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10 December 2010, 16:44 | Updated: 10 December 2010, 16:47
Former British and European heavyweight boxing champion Matt Skelton was jailed today after a court heard he attempted to pervert the course of justice to avoid speeding fines.
A judge at Cambridge Crown Court gave Skelton a five-month prison term and said the fighter had been ``arrogant'' and thought himself ``above the law''.
Skelton, 43, of High Street in Wilden, Bedfordshire, admitted attempting to pervert the course of justice three times between November 2006 and August 2008 after his Porsche car - which had a personalised number plate - was clocked speeding.
The court was told that on all three occasions Skelton falsely named ``car valet Brian Williams'' as the driver and gave at least one false address.
Skelton, who had initially denied any wrongdoing, was arrested after police concluded that there was ``no locatable Brian Williams''.
Judge Gareth Hawkesworth said Skelton, who was given legal aid to pay lawyers, was a ``role model'' and the court had to ``set an example'' to show that ``no-one is above the law''.
The judge handed down a five-month term for each offence and said all three terms would run concurrently. He said Skelton would be eligible for release on licence after serving half of the five-month sentence.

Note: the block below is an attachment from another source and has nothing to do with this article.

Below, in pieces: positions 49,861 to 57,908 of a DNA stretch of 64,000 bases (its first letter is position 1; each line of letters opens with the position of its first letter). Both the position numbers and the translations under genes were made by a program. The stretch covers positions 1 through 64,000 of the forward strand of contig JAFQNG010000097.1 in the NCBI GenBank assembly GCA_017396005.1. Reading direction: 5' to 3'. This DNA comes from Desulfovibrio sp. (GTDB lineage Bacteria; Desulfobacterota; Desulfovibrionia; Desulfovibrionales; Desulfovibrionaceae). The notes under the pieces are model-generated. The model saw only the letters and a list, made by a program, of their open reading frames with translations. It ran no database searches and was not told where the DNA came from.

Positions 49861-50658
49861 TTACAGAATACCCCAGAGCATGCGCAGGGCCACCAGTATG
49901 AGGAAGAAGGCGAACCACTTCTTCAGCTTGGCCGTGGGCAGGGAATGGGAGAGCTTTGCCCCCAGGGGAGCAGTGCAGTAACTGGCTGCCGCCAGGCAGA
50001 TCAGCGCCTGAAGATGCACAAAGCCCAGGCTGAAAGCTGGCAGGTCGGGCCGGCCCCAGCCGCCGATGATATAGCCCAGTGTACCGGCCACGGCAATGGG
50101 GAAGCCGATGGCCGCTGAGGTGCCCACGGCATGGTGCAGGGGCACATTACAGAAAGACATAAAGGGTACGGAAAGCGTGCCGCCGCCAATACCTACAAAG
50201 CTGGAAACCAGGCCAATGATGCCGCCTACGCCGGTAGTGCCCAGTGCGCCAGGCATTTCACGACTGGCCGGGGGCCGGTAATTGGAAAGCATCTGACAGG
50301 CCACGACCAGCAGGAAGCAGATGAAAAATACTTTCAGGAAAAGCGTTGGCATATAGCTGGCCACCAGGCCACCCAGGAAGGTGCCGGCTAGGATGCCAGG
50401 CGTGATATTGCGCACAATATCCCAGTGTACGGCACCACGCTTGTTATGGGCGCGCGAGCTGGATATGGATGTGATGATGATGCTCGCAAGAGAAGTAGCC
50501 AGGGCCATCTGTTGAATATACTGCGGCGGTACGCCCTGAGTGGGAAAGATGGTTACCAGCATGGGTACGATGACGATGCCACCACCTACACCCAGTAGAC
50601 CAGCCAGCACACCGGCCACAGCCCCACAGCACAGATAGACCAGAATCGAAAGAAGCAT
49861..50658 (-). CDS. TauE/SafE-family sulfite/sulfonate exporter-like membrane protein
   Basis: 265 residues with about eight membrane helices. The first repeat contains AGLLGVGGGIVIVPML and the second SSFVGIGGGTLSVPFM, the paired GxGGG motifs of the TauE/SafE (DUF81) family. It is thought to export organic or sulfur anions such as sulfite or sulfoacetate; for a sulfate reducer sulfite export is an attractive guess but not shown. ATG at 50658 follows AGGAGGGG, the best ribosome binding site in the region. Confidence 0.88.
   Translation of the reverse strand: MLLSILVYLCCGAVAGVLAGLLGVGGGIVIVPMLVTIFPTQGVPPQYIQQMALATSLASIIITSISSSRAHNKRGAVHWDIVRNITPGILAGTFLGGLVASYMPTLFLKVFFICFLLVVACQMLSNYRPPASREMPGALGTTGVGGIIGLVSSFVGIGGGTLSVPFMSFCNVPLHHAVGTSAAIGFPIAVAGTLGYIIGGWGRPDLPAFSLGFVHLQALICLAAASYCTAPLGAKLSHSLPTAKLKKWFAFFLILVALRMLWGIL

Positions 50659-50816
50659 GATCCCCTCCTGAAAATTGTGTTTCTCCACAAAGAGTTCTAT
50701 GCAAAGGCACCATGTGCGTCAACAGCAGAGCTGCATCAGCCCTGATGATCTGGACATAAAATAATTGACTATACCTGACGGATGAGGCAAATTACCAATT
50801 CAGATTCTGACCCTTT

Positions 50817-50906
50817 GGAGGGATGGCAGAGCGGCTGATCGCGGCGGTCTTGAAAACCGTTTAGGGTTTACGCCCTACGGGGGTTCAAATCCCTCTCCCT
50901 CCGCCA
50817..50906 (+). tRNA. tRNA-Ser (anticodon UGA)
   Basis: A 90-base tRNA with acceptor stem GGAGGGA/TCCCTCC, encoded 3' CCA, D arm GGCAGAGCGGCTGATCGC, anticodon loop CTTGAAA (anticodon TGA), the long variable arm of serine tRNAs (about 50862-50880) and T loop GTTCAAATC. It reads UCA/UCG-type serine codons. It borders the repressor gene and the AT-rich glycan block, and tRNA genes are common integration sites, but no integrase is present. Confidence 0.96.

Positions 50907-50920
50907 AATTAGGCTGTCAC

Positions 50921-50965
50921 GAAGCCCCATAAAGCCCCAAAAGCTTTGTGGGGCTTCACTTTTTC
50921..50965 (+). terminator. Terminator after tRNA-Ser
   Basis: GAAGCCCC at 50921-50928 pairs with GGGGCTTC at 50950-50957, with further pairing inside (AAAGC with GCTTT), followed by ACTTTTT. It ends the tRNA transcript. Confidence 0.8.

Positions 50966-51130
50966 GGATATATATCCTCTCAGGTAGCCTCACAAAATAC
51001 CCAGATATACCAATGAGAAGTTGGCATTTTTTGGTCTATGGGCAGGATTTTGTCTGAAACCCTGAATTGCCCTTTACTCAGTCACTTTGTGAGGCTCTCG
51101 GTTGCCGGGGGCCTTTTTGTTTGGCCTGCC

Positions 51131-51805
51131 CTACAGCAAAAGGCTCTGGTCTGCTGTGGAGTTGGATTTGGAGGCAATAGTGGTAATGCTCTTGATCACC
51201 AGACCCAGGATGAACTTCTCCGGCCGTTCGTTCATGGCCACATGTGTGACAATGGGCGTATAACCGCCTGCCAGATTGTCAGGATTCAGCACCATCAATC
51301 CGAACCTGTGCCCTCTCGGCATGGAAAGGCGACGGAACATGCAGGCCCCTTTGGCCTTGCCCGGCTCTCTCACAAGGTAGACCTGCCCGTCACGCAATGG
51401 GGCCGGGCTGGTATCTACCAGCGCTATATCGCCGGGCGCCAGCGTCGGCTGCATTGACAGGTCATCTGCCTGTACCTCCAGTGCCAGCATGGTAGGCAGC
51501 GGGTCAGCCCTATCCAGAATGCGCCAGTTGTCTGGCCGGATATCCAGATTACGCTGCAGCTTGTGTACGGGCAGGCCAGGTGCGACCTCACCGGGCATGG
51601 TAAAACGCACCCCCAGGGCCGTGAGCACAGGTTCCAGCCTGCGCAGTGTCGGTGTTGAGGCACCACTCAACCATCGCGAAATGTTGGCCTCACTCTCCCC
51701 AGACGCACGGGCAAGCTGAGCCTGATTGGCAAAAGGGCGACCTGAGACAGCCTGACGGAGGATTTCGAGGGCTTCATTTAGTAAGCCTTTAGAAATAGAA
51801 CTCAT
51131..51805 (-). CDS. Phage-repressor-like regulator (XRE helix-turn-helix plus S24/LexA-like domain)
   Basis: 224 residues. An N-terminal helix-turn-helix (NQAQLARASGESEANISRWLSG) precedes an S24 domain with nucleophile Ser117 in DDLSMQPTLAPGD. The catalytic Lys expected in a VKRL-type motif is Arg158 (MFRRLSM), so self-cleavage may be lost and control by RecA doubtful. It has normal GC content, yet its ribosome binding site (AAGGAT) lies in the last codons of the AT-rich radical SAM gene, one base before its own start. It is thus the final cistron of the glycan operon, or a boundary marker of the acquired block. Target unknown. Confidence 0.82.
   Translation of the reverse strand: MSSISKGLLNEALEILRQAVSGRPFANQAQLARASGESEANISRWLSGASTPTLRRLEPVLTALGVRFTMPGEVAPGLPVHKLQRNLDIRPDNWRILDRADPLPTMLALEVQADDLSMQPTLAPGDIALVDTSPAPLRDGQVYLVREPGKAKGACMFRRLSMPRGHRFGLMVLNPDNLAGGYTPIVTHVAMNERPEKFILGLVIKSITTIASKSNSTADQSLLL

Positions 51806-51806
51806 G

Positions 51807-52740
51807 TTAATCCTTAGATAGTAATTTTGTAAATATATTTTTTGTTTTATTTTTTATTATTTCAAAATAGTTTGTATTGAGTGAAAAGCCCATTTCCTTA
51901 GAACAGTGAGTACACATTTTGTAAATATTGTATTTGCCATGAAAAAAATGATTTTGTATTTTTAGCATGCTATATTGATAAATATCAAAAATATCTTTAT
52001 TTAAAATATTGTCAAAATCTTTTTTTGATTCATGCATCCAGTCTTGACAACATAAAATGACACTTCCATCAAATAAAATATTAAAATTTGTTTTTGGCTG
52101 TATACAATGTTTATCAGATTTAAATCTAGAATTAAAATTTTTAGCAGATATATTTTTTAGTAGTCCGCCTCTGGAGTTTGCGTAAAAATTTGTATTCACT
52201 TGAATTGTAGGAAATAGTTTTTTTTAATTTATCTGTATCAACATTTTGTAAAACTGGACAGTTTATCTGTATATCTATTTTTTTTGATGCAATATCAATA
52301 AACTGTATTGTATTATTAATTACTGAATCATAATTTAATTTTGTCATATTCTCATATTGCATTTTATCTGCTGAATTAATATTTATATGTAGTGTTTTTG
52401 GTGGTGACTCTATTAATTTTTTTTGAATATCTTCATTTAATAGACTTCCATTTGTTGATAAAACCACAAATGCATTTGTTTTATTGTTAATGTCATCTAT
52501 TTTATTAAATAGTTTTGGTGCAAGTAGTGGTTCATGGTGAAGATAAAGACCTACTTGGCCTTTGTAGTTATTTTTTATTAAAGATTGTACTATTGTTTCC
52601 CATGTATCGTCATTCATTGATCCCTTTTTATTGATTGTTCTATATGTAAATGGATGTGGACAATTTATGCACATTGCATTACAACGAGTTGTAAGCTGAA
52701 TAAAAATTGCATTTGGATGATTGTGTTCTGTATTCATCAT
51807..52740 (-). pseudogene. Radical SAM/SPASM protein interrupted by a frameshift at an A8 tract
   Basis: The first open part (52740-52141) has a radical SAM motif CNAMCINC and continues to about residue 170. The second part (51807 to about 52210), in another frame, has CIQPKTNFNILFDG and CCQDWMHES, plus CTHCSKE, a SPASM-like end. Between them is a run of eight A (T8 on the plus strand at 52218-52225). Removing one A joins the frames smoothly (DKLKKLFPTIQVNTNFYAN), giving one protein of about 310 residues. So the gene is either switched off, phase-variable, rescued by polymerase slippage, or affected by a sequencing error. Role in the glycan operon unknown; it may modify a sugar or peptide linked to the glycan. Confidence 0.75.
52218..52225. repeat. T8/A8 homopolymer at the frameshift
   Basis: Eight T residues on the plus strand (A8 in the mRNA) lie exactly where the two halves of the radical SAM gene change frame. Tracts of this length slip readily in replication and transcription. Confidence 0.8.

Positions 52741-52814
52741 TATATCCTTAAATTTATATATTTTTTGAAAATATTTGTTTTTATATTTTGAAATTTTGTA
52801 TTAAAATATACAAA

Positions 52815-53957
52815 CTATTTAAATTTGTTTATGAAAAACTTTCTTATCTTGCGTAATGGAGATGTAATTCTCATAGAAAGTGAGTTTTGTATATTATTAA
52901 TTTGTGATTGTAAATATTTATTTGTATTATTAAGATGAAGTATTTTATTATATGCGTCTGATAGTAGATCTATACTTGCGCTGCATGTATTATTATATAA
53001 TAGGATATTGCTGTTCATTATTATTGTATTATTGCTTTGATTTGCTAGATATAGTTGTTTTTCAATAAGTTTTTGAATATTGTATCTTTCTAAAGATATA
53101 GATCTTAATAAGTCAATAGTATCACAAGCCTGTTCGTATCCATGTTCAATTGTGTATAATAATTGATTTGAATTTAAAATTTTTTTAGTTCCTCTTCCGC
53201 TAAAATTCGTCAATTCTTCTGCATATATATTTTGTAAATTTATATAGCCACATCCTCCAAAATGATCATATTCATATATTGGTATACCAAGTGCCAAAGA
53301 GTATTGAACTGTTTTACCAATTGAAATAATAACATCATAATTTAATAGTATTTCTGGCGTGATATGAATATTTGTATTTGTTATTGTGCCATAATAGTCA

``You are a role model to the public, particularly in Bedford and Bedfordshire, and you knew that you were,'' the judge told Skelton.
``One deception in your case may be forgivable but not three over a long period of time.''
Prosecutors said Skelton was clocked travelling at 44mph in a 30mph zone in November 2006 and at 37mph in a 30mph zone and 41mph in a 30mph zone in August 2008 - and would not have been facing a driving ban.
``I accept that you committed these offences in an arrogant manner,'' said Judge Hawkesworth.
``I take the view that you committed these offences because, in your own view of your own status, you were above the law.''
He added: ``The fact that there was no need for you to do what you did emphasises what a cynical offence this was.''